10 things to know about factory-farmed chickens
As global chicken consumption grows each year, the mass production of meat chickens remains one of the biggest causes of animal suffering in the world. Here are ten facts about factory-farmed chicken raised for meat that consumers should know:
In recent years, consumers have demanded higher-welfare food products, and numerous major food businesses have pledged to convert to sourcing cage-free eggs. But the plight of meat chickens remains hidden from sight with most people not knowing where the meat on their plate comes from.
10 things to know about factory-farmed chickens:
1. 60 billion chickens are raised every year across the world to be sold for their meat. 40 billion of these will be raised in huge, crowded sheds, or cages, kept in dismal conditions that can cause them painful heart, skin, lung and bone problems and immense stress.
2. Chicken is now one of the world’s most popular meats. Between 1996-2016, demand for chicken meat grew 22% in the United States, 38% in the European Union, 89% in China, and 183% in India. The average U.S. consumer is expected to consume 89.6 pounds of chicken meat in 2016, up from 88.9 pounds per capita in 2015.
3. A factory-farmed chicken lives an average of just 42 days. A chicken’s natural life expectancy is several years.
4. Factory-farmed chickens gain more than 1.76 ounces every day, but their immune systems, organs and legs cannot keep up, meaning they can suffer a range of physical problems.
5. Because of their shortened life span, chickens bred for meat may look fully grown, but they are still babies when they are slaughtered.
6. Specific breeds of chicken are bred only for meat, genetically selected for their ability to reach “slaughter weight” as fast as possible.
7. Around 2,000 meat chickens are slaughtered every second.
8. By the time they are ready for slaughter, many meat chickens live in a space smaller than an 8.5 by 11” piece of paper.
9. Chickens love “dust-bathing”: digging a shallow hole to jump in and covering themselves in dry dust and dirt. It’s an important natural behavior, keeping their feathers in good condition and removing parasites. Factory-grown chickens are commonly prevented from dust-bathing and carrying out other important behaviors, such as pecking, scratching and perching.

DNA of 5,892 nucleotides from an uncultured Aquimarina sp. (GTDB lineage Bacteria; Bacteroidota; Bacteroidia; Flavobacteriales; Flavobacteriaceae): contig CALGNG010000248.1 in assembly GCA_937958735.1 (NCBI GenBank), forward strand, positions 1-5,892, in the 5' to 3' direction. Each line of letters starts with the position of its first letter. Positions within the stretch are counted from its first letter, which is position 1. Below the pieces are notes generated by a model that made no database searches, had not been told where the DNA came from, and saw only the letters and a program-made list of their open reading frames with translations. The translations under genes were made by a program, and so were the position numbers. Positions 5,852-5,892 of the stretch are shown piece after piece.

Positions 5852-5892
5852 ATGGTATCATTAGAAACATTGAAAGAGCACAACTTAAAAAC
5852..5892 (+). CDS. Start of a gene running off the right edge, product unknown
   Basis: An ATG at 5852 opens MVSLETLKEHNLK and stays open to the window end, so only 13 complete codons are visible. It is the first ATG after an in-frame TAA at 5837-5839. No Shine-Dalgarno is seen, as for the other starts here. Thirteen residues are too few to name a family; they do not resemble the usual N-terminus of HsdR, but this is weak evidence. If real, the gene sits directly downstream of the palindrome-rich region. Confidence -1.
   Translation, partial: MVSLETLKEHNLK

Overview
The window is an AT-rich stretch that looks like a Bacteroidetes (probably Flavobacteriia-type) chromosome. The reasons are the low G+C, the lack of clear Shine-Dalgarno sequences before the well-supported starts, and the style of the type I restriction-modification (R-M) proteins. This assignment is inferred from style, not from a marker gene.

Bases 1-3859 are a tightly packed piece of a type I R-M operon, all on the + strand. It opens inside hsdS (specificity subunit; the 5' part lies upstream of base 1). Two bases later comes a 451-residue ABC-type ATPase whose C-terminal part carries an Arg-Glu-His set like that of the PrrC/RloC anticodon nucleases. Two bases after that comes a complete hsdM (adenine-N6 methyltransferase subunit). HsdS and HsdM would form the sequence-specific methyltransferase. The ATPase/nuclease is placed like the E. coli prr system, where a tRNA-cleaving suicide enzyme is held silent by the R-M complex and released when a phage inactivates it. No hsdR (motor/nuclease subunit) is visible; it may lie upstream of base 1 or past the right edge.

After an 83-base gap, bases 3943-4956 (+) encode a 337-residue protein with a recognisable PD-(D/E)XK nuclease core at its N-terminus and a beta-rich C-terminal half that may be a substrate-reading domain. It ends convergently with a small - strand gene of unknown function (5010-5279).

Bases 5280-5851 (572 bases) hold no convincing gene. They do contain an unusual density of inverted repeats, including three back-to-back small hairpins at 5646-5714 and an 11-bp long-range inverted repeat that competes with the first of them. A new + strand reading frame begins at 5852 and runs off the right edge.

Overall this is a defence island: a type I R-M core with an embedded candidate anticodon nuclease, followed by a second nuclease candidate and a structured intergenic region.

10. Seven out of ten chicken (71%) consumers polled globally for World Animal Protection admitted that, when buying chicken at a fast-food outlet, they never ask where it comes from.
“This conveyor belt of rapidly grown chickens comes at a price. Behind the world’s favorite meat is an unacceptable cost of suffering that is increasing as the global demand for chicken grows," said our CEO Steve McIvor.
“We need to expose the woefully poor conditions that many factory-grown chickens are living in. They are suffering in secret, behind closed doors and away from public view. KFC has a huge stake in the market with more than 18,000 outlets in 115 countries; we want to see them use their global influence to show they care about the welfare of chickens.”
As the demand for chicken meat continues to rise, we believe consumers should no longer be kept in the dark, as our new global poll reveals just how little consumers know about the chicken on their plate.
The poll – of 12,000 people worldwide - shows that although people are concerned about what they eat, very few know where that meat has come from.
What the poll tells us about U.S. consumer views:
- Nine out of ten (89%) did not know that a chicken will only live on average 42 days
- Of those who eat chicken, four out of five (77%) said they would not buy chicken from a fast-food chain if they knew it had suffered serious health problems as a result of living in a cramped industrial farm
- Four out of five (81%) never ask where their chicken comes from at fast-food outlets.
We are challenging fast food retailers such as KFC to improve the welfare of billions of chickens, because mass production is one of the biggest causes of animal suffering in the world. The organization wants to see:
- The use of chicken breeds that grow at a slower, more natural rate
- More living space for the chickens
- More enrichments for the chickens to engage with and explore, such as perches and hay bales
- The introduction of natural light in the sheds
For more information on our current campaign, please visit our Change for chickens page.